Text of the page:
VIEWS 800
  14. 14. Increase revenue 20% this quarter ‣ Increase new users from 500/month to 800/month ‣ Generate 15,000 pageviews this month on campaign content ‣ Receive 1200 clicks through to content ✓Editorial placement in tier 1 publication ✓Sponsored content on 3 blogs ✓Interview with industry pundit ✓Speaking opp at XConf Goal Micro-goals / KPIs Deliverables Look, we can put it on the pyramid!
  15. 15. Appropriate 
  16. 16. Common KPIs ‣ Views / pageviews / visits (also broken out by new v. returning visits) ‣ Clicks through to other content / website (clicks per content and aggregate clicks) ‣ Shares / mentions (broken out by channel w/ specific metrics for each) ‣ New users /signups / customers (if there’s a difference between customer or user types - be sure to distinguish how many of each type) ‣ Conversions to [XYZ] (form fills, reads, purchases, signups, etc.) ‣ % positive sentiment change over time* 
 (last quarter 10% of mentions were positive and this quarter 18% were positive) For the record: I think current attempts at sentiment analysis are crap. ][
  17. 17. Create a spreadsheet of each deliverable and its associated KPI, with high and low benchmarks on each side. KPIs should be set based on: - Current performance of client’s similar content already in market (other press releases, editorial contributions, etc.) - Benchmarks from similar types of content around the industry (general baselines from other clients that can help set expectations) - Additional campaign / resource support that will be given to help meet the KPI (advertising budget, retargeting, additional resources) - What numbers must be met to meet the overall goal / KPIs (be sure to set KPIs to a threshold capable of meeting the main goals - these can be estimates early on and honed over time) Measure those KPIs ][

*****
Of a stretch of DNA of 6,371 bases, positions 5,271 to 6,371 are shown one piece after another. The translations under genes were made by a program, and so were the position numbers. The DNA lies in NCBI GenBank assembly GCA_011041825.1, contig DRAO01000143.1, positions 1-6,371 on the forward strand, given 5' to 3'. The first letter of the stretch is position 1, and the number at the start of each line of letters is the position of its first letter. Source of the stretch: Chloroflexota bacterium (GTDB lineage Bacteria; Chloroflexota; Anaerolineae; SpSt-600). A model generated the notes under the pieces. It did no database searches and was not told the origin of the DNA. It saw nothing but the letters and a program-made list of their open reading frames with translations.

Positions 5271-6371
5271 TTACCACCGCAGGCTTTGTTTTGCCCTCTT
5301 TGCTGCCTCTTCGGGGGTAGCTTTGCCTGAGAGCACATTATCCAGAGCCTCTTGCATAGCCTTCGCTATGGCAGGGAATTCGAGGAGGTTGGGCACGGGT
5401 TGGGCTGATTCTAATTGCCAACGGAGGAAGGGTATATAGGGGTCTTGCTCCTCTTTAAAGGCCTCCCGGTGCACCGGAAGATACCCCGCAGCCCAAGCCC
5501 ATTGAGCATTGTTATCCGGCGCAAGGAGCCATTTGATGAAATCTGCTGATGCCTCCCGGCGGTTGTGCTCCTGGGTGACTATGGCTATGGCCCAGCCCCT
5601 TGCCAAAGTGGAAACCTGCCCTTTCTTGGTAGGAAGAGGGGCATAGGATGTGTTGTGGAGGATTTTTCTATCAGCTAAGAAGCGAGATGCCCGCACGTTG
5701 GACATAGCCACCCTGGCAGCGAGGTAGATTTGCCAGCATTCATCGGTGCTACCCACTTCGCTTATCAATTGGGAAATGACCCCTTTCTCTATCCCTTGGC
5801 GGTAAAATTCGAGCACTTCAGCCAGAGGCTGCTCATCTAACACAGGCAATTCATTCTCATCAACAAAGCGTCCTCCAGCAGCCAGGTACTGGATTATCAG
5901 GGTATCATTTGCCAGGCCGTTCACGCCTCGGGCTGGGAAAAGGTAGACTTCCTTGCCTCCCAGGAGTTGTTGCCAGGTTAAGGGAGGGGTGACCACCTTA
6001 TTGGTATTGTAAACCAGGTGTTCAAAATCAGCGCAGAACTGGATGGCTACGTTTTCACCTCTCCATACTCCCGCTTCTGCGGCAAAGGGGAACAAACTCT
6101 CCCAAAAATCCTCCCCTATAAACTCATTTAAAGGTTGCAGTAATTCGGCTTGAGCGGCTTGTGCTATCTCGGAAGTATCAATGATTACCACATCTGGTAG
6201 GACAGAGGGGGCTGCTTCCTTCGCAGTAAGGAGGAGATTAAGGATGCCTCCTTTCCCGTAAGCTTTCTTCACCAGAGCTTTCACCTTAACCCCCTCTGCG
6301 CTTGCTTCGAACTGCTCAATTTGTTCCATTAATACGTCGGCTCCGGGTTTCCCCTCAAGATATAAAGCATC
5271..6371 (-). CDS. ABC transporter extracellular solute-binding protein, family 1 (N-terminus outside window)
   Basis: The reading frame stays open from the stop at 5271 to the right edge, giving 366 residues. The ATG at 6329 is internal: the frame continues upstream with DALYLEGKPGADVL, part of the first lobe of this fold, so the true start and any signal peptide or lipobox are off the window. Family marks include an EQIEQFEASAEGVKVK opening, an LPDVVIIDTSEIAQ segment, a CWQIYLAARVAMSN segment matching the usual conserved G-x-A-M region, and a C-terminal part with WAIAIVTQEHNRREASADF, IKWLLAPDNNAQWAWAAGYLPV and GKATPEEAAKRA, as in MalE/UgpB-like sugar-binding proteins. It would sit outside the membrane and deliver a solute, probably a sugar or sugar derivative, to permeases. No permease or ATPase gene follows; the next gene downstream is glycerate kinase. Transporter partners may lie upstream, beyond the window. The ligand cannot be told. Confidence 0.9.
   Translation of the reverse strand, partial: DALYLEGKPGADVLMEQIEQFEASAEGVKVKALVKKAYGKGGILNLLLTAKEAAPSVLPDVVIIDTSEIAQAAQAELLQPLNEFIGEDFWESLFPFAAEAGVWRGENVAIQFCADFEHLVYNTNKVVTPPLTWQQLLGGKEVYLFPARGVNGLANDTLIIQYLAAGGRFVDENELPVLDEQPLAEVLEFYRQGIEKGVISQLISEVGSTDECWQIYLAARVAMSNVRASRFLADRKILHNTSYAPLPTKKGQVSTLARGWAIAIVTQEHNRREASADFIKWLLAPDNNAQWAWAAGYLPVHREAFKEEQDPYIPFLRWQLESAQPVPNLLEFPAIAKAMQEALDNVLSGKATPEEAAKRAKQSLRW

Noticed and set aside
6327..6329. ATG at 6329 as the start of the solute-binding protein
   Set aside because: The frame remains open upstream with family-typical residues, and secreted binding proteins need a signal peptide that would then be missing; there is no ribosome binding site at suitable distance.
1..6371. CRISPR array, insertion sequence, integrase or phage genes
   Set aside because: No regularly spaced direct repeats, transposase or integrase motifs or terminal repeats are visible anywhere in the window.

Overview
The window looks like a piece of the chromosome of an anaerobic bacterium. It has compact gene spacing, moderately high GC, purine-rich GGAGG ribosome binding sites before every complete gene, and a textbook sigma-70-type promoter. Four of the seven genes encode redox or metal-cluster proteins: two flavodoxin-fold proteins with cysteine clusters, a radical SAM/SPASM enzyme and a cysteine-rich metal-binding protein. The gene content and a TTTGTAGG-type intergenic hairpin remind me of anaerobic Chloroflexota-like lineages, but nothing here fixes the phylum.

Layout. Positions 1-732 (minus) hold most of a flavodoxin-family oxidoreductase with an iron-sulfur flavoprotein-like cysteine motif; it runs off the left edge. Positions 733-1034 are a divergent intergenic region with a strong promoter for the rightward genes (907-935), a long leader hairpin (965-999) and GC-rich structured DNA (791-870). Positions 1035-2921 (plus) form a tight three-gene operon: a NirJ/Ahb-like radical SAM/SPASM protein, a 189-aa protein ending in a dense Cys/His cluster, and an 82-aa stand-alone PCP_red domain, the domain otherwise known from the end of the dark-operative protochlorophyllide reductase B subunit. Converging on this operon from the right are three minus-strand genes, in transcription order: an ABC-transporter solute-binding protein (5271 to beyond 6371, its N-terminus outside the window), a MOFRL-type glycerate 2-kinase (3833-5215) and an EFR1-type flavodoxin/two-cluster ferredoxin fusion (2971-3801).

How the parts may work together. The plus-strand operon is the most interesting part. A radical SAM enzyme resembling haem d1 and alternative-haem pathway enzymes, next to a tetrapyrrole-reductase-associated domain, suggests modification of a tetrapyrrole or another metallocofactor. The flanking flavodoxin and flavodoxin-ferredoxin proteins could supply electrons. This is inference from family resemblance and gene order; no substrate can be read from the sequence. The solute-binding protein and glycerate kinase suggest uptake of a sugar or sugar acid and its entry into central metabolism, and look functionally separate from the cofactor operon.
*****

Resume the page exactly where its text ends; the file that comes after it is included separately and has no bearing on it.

18. 18. But what about when they’re all, “I wanna be in Forbes.” “Forbes, and only Forbes - or maybe, The New York Times, will satisfy me and reaffirm me as the consumate badass businessperson that I am. Wave your PR wand!”
  19. 19. It’s time to bring out the matrix. Not the Keanu one… This one: Name of every publication they want to be in Tier (1-3) Tier Score Did it happen? If yes, add score below. NYT 1 10 NO Forbes 1 10 10 Entrepreneuer 2 5 5 Inc. 2 5 NO Social Media Examiner 3 2 NO Content Weekly 3 2 2 TOTAL 17 The matrix gives a numerical value to coverage and can be measured multiple ways.
  20. 20. HOW IT WORKS Each publication gets a tier (that the client and agency agree on together), and each tier has a numeric value, for example: ‣ Tier 1 (10 pts) - New York Times, Wall Street Journal, Forbes ‣ Tier 2 (5 pts) - Inc., Entrepreneur, Huffington Post ‣ Tier 3 (2 pts) - Content Weekly, Marketing Profs, Social Media Examiner ‣ Tier 4 (1 pt) - Other pickups - local / niche / not listed Discuss the total score needed to make the client happy - ask them to be specific. If they say 30 points - is it okay if it comes from one Tier 3 and 28 Tier 4’s, or is there a minimum of at least one Tier 1 and one Tier 2 expected? Name of every publication they want to be in Tier (1-3) Tier Score Did it happen? If yes, add score below. NYT 1 10 NO Forbes 1 10 10 Entrepreneuer 2 5 5 Inc. 2 5 NO Social Media Examiner 3 2 NO Content Weekly 3 2 2 TOTAL 17
  21. 21. REMEMBER It’s all about setting expectations and baselines that map deliverables back to client and overall company goals. This ensures your contributions can be attributed to the metrics and reports that matter at the highest levels. Baselines and KPIs can be adjusted, and will likely need fine tuning after your first few deliverables together - that’s to be expected and means you’re increasing accuracy for future campaigns. ][
  22. 22. In conclusion…
  23. 23. If you can’t measure it, DON’T 
 IT[ ]
  24. 24. GinzaMetrics.com erin@ginzametrics.com Twitter @ginzametrics[ ]